A patch of errors
Errorbars are one of the most common representations of standard deviations, standard errors and confidence intervals. Another representation is an errorpatch, as observed in the figure above. An example of such a graphical representation can be found in figure 2 of this research article. How to create such an errorpatch in Matlab is described here.
To plot data, we first need the data. If you have your own data to plot, you can skip this section. Otherwise, please create some random data in Matlab:
%% Create fake data X = -90:10:90; % stimulus X Nrep = 50; % 50 repetitions X = repmat(X,1,Nrep); % apply repeats Y = 50*sind(1.2*X); % let's take a sinusoidal relationship between stimulus and response Y = Y+(abs(X)+20)/3.*randn(size(Y)); % add some Gaussian noise/variation (standard deviation depends on stimulus size)
The data will appear somewhat as in figure 1, that can be created in Matlab by:
figure(1) h = plot(X,Y,'k.'); axis square box off xlabel('X'); ylabel('Y'); axis([-100 100 -100 100]); set(gca,'XTick',-90:30:90,'YTick',-90:30:90);
Next, you should determine the mean 'response' for every unique 'stimulus', and the standard deviation. This can be achieved by:
%% Determine mean and std response for each stimulus uX = unique(X); % unique values of X nX = numel(uX); % number of unique X mu = NaN(size(uX)); % initialization mean vector sd = mu; % initialization std vector se = mu; % also determine the standard error for ii = 1:nX sel = X==uX(ii); mu(ii) = mean(Y(sel)); sd(ii) = std(Y(sel)); n = sum(sel); % number of responses se(ii) = sd(ii)./sqrt(n); % standard error end ci = 1.96*se; % 95% confidence interval
This mean data and the standard deviation can be easily represented with Matlab's errorbar function:
figure(2) h = errorbar(uX,mu,sd,'ko-'); set(h,'MarkerFaceColor','w','LineWidth',2); axis square box off xlabel('X'); ylabel('Y'); set(gca,'XTick',-90:30:90,'YTick',-90:30:90); axis([-100 100 -100 100]);
How can we visualize the data as an errorpatch? With Matlab's patch. The only tricky part is to make a data matrix that describes the data:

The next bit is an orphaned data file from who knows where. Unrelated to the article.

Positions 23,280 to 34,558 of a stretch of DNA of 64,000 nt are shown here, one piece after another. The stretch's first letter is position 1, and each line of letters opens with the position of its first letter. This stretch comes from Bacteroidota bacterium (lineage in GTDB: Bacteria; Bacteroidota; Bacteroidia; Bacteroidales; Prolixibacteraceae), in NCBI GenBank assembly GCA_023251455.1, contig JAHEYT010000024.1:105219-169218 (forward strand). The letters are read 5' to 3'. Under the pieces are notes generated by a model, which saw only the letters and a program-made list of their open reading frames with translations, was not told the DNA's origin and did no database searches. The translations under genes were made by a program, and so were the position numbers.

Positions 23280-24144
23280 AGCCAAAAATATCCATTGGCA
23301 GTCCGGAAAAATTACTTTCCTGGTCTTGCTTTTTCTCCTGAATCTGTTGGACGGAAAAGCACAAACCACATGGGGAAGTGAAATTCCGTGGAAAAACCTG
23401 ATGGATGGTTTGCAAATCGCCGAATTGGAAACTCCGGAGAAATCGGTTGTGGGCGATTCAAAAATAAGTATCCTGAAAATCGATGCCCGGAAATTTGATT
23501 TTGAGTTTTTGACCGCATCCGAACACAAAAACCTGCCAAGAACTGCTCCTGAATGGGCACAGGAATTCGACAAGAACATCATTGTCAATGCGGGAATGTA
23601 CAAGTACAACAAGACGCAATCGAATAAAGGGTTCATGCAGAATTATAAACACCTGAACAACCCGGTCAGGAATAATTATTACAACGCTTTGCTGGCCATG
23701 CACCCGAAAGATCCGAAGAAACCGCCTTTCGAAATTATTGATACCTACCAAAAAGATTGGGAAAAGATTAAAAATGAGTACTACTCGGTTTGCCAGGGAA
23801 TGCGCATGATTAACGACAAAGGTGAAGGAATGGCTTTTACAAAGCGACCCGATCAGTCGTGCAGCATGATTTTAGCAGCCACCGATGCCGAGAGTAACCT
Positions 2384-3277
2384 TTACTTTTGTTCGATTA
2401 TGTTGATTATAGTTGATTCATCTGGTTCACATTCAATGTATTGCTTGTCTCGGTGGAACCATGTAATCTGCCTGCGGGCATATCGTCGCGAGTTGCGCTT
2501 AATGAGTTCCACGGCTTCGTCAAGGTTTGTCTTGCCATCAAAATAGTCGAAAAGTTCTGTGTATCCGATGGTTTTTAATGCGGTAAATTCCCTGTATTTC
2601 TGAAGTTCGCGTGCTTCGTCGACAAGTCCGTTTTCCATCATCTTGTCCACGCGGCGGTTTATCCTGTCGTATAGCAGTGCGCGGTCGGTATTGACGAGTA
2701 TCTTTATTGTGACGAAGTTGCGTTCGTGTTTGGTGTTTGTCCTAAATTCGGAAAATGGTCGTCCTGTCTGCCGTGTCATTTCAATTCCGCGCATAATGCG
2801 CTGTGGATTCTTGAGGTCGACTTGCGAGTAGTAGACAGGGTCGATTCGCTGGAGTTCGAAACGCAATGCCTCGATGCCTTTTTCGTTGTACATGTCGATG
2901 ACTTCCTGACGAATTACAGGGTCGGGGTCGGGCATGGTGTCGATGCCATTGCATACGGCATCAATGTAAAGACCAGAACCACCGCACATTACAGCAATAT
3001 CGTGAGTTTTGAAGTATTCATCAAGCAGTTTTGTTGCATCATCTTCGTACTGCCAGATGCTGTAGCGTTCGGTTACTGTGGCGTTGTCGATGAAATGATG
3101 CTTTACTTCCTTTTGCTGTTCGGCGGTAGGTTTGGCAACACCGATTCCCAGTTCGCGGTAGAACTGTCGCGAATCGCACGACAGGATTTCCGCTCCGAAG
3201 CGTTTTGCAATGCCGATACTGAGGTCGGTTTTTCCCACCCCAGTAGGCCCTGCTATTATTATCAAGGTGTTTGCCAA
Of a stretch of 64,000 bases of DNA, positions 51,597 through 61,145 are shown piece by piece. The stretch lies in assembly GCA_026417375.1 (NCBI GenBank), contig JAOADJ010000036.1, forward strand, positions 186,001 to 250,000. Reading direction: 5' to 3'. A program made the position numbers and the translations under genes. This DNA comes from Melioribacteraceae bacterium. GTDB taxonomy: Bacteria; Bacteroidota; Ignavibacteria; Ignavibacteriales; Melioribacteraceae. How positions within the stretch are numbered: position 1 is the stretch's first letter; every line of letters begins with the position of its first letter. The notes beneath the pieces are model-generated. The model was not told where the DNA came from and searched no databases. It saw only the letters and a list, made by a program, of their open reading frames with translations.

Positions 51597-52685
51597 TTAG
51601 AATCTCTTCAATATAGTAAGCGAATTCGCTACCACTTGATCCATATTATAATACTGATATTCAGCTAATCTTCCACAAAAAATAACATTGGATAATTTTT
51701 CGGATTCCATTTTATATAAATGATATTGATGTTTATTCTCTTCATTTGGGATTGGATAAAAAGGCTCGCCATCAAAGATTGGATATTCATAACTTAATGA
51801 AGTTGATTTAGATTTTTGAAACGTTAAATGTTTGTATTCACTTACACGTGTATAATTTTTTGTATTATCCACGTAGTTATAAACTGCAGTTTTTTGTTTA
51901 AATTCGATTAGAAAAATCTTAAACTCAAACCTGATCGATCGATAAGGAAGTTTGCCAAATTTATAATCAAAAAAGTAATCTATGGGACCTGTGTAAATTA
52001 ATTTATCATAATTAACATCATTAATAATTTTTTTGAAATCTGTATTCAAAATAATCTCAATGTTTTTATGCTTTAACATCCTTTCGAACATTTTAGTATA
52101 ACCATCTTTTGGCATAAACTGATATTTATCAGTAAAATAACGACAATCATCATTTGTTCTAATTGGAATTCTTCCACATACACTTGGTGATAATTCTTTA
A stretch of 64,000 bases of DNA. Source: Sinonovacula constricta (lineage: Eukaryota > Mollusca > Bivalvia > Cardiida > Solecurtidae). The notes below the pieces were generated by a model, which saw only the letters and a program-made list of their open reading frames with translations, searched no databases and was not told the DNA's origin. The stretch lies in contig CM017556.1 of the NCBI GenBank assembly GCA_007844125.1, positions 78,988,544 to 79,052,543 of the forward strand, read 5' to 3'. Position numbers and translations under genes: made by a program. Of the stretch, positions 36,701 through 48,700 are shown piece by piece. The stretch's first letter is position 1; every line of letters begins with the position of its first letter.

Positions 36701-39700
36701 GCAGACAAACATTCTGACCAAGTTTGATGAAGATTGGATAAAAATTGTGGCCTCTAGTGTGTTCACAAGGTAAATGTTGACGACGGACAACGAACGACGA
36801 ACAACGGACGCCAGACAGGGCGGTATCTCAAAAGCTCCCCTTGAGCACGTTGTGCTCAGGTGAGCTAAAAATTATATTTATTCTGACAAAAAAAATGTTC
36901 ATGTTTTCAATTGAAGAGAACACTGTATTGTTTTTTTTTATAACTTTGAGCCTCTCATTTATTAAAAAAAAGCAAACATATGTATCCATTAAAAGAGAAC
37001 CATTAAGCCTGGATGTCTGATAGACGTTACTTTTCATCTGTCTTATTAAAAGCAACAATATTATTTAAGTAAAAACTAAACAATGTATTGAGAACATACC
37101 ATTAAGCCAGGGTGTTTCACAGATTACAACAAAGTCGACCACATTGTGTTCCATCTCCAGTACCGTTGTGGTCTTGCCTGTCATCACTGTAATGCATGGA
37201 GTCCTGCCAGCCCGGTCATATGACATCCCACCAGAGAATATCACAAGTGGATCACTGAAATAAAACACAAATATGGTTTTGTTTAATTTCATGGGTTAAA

Making good use of Matlab's patch function and its figure and axis handles, we obtain figure 3.
figure(3) hpatch = patch(x,y,'k'); % the errorpatch set(hpatch,'EdgeColor','none'); % remove the edge set(hpatch,'FaceColor',[.7 .7 .7]); % and change the hold on; hline = plot(uX,mu,'k-'); % central line set(hline,'LineWidth',2); % make nice thick line set(hline,'Color','k'); % change color axis square box off xlabel('X'); ylabel('Y'); set(gca,'XTick',-90:30:90,'YTick',-90:30:90);
The errorpatches have been colored light gray, and the edge colors have been removed. The mean is also plotted as a thick black line.
Instead of changing the 'facecolor' of the patch to make it appear lighter, you can also make the patch transparent by setting the patch's alpha.
hpatch = patch(x,y,'k'); % the errorpatch set(hpatch,'EdgeColor','none'); % remove the edge alpha(hpatch,0.4); % another option would be to use transparency
This creates a problem if you want to save this figure in a vector-format such as eps. By default, Matlab converts vector figures with transparancy / alpha to bitmaps. This can be circumvented by supplying the -painter option when saving the figure. However, Matlab then removes the transparency. In Adobe Illustrator, you can manually reinstate the transparency.
print('-depsc2','-painter','errorpatch'); % save eps-file with -painter option with filename errorpatch